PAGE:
- Couperin, François
Cou·pe·rin (ko͞o-pə-răɴʹ, ko͞op-răɴʹ), François. 1668-1733.
French composer who was court organist at Versailles during the reign of Louis XIV.
* * *born Nov. 10, 1668, Paris, Francedied Sept. 12, 1733, ParisFrench composer, harpsichordist, and organist.At age 17 he succeeded his father as organist at the important church of St. Gervais and kept the post for some 50 years. He was later also appointed organist and harpsichordist at the court of Louis XIV. Couperin is best known for four books of harpsichord pieces containing some 220 elegant, vivacious, and richly ornamented works (Pièces de clavecin, 1713–30). His other works include a collection of more than 40 organ compositions (Pièces d'orgue, 1709); much sacred vocal music (including the Leçons de ténèbres, с 1715); and several sets of chamber music (including the Concerts royaux, 1722). His Art of Playing the Harpsichord (1716) is the most valuable instrumental treatise of its time. He was the foremost French composer of his generation. His uncle Louis Couperin (1626–61), also organist at St. Gervais, composed more than 200 keyboard works.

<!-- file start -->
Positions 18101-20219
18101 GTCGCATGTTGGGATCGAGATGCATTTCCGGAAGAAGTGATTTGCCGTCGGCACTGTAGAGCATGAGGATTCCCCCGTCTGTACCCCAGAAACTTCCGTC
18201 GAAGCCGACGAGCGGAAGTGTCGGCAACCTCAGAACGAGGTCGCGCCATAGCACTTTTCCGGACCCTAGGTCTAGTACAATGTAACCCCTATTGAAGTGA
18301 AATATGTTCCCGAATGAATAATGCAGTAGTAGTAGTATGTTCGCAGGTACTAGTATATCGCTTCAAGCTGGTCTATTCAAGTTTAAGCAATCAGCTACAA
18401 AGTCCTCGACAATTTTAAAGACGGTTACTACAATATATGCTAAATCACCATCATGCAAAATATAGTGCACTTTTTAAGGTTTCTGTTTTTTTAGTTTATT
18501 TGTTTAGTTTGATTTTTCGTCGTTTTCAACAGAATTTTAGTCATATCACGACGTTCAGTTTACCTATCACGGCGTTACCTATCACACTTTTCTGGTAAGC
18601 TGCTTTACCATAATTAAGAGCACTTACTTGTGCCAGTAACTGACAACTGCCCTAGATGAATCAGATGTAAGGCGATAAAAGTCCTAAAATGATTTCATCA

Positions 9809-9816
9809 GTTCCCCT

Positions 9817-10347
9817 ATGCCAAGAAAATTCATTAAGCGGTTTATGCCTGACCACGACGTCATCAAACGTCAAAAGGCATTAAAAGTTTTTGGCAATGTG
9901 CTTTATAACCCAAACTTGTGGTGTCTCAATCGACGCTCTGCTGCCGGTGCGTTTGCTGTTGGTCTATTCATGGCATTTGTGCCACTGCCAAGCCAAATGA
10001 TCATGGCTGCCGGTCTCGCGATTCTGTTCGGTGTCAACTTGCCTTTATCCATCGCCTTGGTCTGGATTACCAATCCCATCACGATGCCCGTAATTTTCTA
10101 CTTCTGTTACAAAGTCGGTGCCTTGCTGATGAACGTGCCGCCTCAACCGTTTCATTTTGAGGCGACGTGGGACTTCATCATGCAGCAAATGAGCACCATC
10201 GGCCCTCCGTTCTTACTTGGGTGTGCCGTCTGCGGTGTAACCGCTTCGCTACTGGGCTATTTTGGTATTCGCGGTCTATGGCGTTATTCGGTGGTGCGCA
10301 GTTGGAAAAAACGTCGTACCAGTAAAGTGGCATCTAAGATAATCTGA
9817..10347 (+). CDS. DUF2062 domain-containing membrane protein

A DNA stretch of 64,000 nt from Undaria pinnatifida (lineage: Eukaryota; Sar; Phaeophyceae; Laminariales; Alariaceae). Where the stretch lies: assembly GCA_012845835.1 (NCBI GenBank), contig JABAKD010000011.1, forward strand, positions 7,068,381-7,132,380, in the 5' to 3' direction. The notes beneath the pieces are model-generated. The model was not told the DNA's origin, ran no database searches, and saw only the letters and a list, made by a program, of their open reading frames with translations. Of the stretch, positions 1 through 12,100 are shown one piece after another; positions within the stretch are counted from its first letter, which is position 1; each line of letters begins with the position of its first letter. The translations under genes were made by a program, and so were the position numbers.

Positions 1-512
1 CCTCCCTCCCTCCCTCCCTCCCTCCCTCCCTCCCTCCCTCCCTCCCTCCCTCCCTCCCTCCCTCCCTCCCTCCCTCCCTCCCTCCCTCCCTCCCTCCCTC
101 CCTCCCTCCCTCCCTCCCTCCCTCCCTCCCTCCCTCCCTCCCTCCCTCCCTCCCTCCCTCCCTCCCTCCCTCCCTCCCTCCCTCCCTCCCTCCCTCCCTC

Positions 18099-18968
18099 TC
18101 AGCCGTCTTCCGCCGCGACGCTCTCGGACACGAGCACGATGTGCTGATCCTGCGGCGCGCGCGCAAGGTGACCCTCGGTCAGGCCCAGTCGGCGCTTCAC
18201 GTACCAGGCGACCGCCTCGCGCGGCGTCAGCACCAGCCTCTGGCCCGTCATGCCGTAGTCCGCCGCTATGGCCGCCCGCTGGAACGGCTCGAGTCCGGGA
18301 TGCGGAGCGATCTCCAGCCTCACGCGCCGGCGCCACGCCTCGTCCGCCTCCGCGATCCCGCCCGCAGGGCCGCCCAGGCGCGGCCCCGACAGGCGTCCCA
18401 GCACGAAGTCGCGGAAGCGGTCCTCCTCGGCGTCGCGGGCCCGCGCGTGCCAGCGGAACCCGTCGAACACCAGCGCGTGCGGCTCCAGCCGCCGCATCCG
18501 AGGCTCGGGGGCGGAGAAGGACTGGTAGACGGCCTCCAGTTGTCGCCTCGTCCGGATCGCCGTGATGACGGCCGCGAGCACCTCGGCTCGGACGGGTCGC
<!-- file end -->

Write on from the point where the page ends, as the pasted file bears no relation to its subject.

* * *▪ French composer [1668-1733]byname Couperin le Grand (“the Great”)born Nov. 10, 1668, Paris, Francedied Sept. 11, 1733, ParisFrench composer and harpsichordist, the most renowned of the Couperin dynasty of 17th- and 18th-century musicians. He was the nephew of Louis Couperin.Although François Couperin was only 10 when his father, Charles Couperin, died, the wardens of the Church of Saint-Gervais in Paris reserved his father's office of organist for him until he was 18. The boy took over the post before his 18th birthday and in 1693 became one of the four organists of the royal chapel. One honour followed another: harpsichord teacher to the royal children (1694) and the survivance (right to succeed) of Jean-Henri d'Anglebert as court harpsichordist (1717). By 1723 Couperin's health obliged him to bestow the survivance at Saint-Gervais upon his cousin Nicolas, and in 1730 the d'Anglebert survivance went to his daughter Marguerite-Antoinette.Like his uncle Louis, François is known above all for his harpsichord music. Between 1713 and 1730 he published four books of suites (ordres) for harpsichord. The movements of these suites have highly ornamented melodies and complex accompaniments, with frequent dialogues between treble and bass. Some of Couperin's more than 200 harpsichord pieces are frankly programmatic. Couperin also wrote notable chamber music, including trio sonatas (for harpsichord and two violins) and the Concerts royaux (c. 1714–15), which he composed for the king's Sunday evening entertainments. He also wrote motets and other church music. His last and greatest liturgical work, the Leçons de ténèbres (c. 1715), brings to the linear subtlety of the French vocal style and the pathos of Italian harmony a quality of mysticism that has no parallel in the French or Italian music of the period. J.S. Bach (Bach, Johann Sebastian) knew Couperin's work and copied it.Additional ReadingMaurice Cauchie, Thematic Index of the Works of François Couperin (1949, reprinted 1976); Wilfrid Mellers, François Couperin and the French Classical Tradition, new rev. ed. (1987); Philippe Beaussant, François Couperin (1990); David Tunley, François Couperin and “The Perfection of Music” (2004).
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